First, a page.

Daily ozone cycle in the stratosphere: global, regional and seasonal behaviour modelled with the Whole Atmosphere Community Climate Model

Schanz, Ansgar Ulrich; Hocke, Klemens; Kämpfer, Niklaus (2014). Daily ozone cycle in the stratosphere: global, regional and seasonal behaviour modelled with the Whole Atmosphere Community Climate Model. Atmospheric chemistry and physics, 14(14), pp. 7645-7663. European Geosciences Union 10.5194/acp-14-7645-2014

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The Whole Atmosphere Community Climate Model (WACCM) is utilised to study the daily ozone cycle and underlying photochemical and dynamical processes. The analysis is focused on the daily ozone cycle in the middle stratosphere at 5 hPa where satellite-based trend estimates of stratospheric ozone are most biased by diurnal sampling effects and drifting satellite orbits. The simulated ozone cycle shows a minimum after sunrise and a maximum in the late afternoon. Further, a seasonal variation of the daily ozone cycle in the stratosphere was found. Depending on season and latitude, the peak-to-valley difference of the daily ozone cycle varies mostly between 3 and 5% (0.4 ppmv) with respect to the midnight ozone volume mixing ratio. The maximal variation of 15% (0.8 ppmv) is found at the polar circle in summer. The global pattern of the strength of the daily ozone cycle is mainly governed by the solar zenith angle and the sunshine duration. In addition, we find synoptic-scale variations in the strength of the daily ozone cycle. These variations are often anti-correlated to regional temperature anomalies and are due to the temperature dependence of the rate coefficients k2 and k3 of the Chapman cycle reactions. Further, the NOx catalytic cycle counteracts the accumulation of ozone during daytime and leads to an anti-correlation between anomalies in NOx and the strength of the daily ozone cycle. Similarly, ozone recombines with atomic oxygen which leads to an anti-correlation between anomalies in ozone abundance and the strength of the daily ozone cycle. At higher latitudes, an increase of the westerly (easterly) wind cause a decrease (increase) in the sunshine duration of an air parcel leading to a weaker (stronger) daily ozone cycle.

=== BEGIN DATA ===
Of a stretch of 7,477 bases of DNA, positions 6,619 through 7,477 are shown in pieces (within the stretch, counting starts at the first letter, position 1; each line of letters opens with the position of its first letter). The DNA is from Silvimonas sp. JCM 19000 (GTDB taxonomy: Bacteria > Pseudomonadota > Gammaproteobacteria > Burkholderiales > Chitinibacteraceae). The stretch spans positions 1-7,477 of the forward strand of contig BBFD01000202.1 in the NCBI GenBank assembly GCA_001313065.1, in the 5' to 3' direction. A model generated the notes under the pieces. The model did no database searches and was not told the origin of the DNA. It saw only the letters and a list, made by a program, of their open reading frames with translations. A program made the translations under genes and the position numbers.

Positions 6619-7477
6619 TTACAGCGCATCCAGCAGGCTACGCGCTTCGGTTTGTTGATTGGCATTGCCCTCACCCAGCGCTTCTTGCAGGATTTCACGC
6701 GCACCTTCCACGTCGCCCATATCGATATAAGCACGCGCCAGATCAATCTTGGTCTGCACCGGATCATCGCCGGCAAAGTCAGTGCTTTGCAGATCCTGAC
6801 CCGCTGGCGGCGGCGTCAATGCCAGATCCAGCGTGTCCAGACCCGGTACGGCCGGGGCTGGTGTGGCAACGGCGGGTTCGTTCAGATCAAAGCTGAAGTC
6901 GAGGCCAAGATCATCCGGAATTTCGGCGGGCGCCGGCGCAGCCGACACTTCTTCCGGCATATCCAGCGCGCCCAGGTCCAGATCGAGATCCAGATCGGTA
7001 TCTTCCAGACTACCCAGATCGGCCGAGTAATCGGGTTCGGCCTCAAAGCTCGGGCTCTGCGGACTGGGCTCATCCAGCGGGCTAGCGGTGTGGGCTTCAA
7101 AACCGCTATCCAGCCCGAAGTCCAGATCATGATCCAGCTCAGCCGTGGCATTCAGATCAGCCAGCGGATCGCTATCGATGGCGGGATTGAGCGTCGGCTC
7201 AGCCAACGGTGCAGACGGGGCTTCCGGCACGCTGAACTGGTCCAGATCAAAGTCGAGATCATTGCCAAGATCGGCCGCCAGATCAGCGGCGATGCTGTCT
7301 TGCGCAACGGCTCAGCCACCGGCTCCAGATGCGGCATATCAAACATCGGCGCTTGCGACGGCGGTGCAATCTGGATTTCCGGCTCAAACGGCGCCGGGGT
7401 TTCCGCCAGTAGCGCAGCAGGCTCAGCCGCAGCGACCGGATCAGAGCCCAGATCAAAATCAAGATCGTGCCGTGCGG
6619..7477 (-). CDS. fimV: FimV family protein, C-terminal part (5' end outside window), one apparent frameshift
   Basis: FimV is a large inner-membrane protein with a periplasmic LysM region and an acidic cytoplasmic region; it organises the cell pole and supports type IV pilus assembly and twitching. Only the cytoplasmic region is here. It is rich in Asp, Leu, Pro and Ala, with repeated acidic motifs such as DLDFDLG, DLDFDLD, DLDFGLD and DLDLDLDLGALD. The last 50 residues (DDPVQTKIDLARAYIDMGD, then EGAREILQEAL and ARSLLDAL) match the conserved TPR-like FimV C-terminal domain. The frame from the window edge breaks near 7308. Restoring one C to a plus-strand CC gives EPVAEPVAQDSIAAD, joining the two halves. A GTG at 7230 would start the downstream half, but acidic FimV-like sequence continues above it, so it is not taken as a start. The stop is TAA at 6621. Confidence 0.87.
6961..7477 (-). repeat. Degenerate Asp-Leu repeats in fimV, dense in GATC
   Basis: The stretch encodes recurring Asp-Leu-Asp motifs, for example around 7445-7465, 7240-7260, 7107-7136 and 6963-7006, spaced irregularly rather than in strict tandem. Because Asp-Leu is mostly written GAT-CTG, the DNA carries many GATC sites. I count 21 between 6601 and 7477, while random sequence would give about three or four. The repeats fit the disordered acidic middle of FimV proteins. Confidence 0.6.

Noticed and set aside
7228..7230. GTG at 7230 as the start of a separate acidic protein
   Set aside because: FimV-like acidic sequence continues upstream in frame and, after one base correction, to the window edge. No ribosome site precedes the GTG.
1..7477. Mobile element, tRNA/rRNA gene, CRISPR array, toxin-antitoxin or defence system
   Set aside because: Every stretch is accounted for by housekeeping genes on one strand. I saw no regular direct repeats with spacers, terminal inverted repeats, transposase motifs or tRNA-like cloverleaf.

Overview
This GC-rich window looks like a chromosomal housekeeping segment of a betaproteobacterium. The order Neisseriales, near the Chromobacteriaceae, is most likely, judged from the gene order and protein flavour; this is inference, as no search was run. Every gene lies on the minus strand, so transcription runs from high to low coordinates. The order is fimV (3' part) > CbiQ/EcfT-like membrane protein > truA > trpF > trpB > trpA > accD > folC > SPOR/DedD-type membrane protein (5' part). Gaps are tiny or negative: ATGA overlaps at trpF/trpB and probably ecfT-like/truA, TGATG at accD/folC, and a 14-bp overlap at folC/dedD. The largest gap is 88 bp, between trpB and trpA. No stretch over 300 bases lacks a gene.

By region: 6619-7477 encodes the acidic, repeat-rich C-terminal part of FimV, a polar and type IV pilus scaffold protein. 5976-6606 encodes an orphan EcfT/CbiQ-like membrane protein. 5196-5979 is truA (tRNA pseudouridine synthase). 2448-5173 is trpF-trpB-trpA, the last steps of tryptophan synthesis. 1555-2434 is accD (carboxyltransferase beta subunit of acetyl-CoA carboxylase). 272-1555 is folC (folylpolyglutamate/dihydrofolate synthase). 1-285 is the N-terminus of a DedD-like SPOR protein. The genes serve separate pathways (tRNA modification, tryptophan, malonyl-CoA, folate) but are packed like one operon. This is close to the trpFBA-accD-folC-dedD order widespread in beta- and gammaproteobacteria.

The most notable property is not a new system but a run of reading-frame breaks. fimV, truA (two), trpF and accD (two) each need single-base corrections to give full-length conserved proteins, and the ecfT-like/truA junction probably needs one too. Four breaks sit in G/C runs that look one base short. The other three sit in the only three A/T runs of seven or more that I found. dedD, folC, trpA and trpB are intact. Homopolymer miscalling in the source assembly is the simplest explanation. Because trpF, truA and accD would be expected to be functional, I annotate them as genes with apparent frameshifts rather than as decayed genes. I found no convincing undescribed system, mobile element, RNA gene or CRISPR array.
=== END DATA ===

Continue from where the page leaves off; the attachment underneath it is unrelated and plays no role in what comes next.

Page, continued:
Item Type:

Journal Article (Original Article)

Division/Institute:

08 Faculty of Science > Institute of Applied Physics
10 Strategic Research Centers > Oeschger Centre for Climate Change Research (OCCR)

UniBE Contributor:

Schanz, Ansgar Ulrich; Hocke, Klemens and Kämpfer, Niklaus

Subjects:

600 Technology > 620 Engineering
500 Science > 530 Physics

ISSN:

1680-7316

Publisher:

European Geosciences Union

Language:

English

Submitter:

Monika Wälti-Stampfli

Date Deposited:

07 Oct 2014 14:48

Last Modified:

26 Jun 2016 01:53

Publisher DOI:

10.5194/acp-14-7645-2014

BORIS DOI:

10.7892/boris.57948

URI:

https://boris.unibe.ch/id/eprint/57948

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